In Halleck, the Court considered whether a public-access channel operated by a cable provider was a government actor for purposes of the First Amendment under the traditional, exclusive public function test. Summarizing the caselaw, the Court said the test required more than just a finding that the government at some point exercised that function, or that the function serves the public good. Instead, the government must have “traditionally and exclusively performed the function.”[82]

The Court then found that operating as a public forum for speech is not a function traditionally and exclusively performed by the government. On the contrary, a private actor that provides a forum for speech normally retains “editorial discretion over the speech and speakers in the forum”[83] because “[it] is not an activity that only governmental entities have traditionally performed.”[84] The Court reasoned that:

If the rule were otherwise, all private property owners and private lessees who open their property for speech would be subject to First Amendment constraints and would lose the ability to exercise what they deem to be appropriate editorial discretion within that open forum. Private property owners and private lessees would face the unappetizing choice of allowing all comers or closing the platform altogether.[85]

If the applicability of Halleck to the question of whether online social-media platforms are state actors under the “traditional, exclusive public function” test isn’t already clear, there have been appellate courts who have squarely addressed the question. In Prager University v. Google, LLC,[86] the 9th U.S. Circuit Court of Appeals took on the question of whether social-media platforms are state actors subject to First Amendment. Prager relied primarily upon Marsh and Google’s representations that YouTube is a “public forum” to argue that YouTube is a state actor under the traditional, public function test.[87] Citing primarily Halleck, along with a healthy dose of both Hudgens and Tanner, the 9th Circuit rejected this argument, for the reasons noted above. [88] YouTube was not a state actor just because it opened itself up to the public as a forum for free speech.

In sum, there is no basis for arguing that online social-media platforms fit into the narrow Marsh exception to the general rule that private actors can use their own editorial discretion over own their digital property to set their own rules for speech, including misinformation policies.

That this exception to the general private/state action dichotomy has been limited as applied to social-media platforms is consistent with the reasoning laid out above on the law & economics of the doctrine. Applying the Marsh theory to social-media companies would make all of their moderation decisions subject to First Amendment analysis. As will be discussed more below in Part III.A, this would severely limit the platforms’ ability to do anything at all with regard to online misinformation, since government actors can do very little to regulate such speech consistent with the First Amendment.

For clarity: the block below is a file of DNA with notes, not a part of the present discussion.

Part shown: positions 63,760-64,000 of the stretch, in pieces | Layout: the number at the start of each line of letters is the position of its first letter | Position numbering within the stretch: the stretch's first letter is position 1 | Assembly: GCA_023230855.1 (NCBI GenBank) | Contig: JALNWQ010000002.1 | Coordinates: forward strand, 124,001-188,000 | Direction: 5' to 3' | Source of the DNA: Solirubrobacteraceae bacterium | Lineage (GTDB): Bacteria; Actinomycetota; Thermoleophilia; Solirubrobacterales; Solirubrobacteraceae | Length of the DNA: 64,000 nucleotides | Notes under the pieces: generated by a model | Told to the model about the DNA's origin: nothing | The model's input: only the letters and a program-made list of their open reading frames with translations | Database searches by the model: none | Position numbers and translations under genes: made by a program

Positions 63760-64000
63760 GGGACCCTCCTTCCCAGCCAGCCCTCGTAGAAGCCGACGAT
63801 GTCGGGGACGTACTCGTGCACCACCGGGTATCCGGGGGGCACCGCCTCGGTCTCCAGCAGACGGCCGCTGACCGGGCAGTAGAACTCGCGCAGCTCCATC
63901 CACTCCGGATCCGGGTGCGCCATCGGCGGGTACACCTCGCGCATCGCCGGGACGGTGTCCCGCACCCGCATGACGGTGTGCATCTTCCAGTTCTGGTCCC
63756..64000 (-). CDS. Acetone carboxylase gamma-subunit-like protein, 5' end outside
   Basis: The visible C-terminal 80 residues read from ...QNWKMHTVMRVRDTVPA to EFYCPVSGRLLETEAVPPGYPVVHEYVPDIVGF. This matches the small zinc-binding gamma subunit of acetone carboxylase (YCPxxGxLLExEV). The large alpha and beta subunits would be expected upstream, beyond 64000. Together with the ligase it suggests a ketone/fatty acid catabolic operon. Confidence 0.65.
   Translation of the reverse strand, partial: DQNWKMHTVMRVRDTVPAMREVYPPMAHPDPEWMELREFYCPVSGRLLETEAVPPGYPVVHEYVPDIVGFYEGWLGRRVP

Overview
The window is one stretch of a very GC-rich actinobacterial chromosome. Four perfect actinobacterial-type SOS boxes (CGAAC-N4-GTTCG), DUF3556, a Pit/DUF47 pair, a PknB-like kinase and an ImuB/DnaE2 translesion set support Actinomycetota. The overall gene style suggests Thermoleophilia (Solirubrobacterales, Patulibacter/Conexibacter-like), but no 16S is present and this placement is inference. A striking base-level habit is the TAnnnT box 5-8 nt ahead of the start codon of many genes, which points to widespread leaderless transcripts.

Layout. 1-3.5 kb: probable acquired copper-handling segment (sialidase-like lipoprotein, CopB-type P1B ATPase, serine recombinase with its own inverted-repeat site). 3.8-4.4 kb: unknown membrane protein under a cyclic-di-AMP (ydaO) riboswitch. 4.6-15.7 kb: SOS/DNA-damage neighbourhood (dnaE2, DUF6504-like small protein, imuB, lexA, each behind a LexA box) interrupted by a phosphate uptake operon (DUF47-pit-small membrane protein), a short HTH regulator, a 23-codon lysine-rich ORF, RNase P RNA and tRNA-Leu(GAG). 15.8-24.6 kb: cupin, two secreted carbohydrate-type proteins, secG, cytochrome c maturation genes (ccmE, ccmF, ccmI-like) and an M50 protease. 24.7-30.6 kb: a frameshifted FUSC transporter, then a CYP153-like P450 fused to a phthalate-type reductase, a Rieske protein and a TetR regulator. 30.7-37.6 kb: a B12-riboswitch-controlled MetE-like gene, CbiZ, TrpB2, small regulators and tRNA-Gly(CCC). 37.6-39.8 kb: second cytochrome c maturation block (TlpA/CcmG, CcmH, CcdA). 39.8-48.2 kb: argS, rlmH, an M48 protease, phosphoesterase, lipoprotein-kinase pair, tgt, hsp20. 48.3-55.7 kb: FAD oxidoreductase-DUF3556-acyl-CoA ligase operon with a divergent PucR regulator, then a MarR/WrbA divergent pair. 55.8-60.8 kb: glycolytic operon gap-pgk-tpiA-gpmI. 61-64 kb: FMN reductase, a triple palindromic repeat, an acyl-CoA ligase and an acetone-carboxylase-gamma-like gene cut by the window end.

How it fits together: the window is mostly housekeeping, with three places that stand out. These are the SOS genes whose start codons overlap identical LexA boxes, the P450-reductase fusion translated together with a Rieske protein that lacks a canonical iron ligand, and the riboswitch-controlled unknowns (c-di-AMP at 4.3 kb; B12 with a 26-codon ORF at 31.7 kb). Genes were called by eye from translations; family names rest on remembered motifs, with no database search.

The inapplicability of the Marsh theory of state action means that a robust sphere of individual liberty will be protected. Social-media companies will be able to engage in a vibrant “market for speech governance” with respect to misinformation, responding to the perceived demands of users and advertisers and balancing those interests in a way that maximizes the value of their platforms in the presence of market competition.

B.      Government Compulsion or Encouragement

In light of the revelations highlighted in the introduction of this paper from The Intercept, the “Twitter Files,” and subsequent litigation in Missouri v. Biden,[89] the more salient theory of state action is that online social-media companies were either compelled by or colluded in joint action with the federal government to censor speech under their misinformation policies. This section will consider the government compulsion or encouragement theory and Part II.C below will consider the joint action/entwinement theory.

At a high level, the government may not coerce or encourage private actors to do what it may itself not do constitutionally.[90] But state action can be found for a private decision under this theory “only when it has exercised coercive power or has provided such significant encouragement, either overt or cover, that the choice must in law be deemed to be that of the State.”[91] But “[m]ere approval of or acquiescence in the initiatives of a private party is not sufficient to justify holding the State responsible” for private actions.[92] While each case is very fact-specific,[93] courts have developed several tests to determine when government compulsion or encouragement would transform a private actor into a state actor for constitutional purposes.

For instance, in Bantam Books v. Sullivan,[94] the Court considered whether letters sent by a legislatively created commission to book publishers declaring certain books and magazines objectionable for sale or distribution was sufficient to transform into state action the publishers’ subsequent decision not to publish further copies of the listed publications. The commission had no legal power to apply formal legal sanctions and there were no bans or seizures of books.[95] In fact, the book distributors were technically “free” to ignore the commission’s notices.[96] Nonetheless, the Court found “the Commission deliberately set about to achieve the suppression of publications deemed ‘objectionable’ and succeeded in its aim.”[97] Particularly important to the Court was that the notices could be seen as a threat to refer them for prosecution, regardless how the commission styled them. As the Court stated: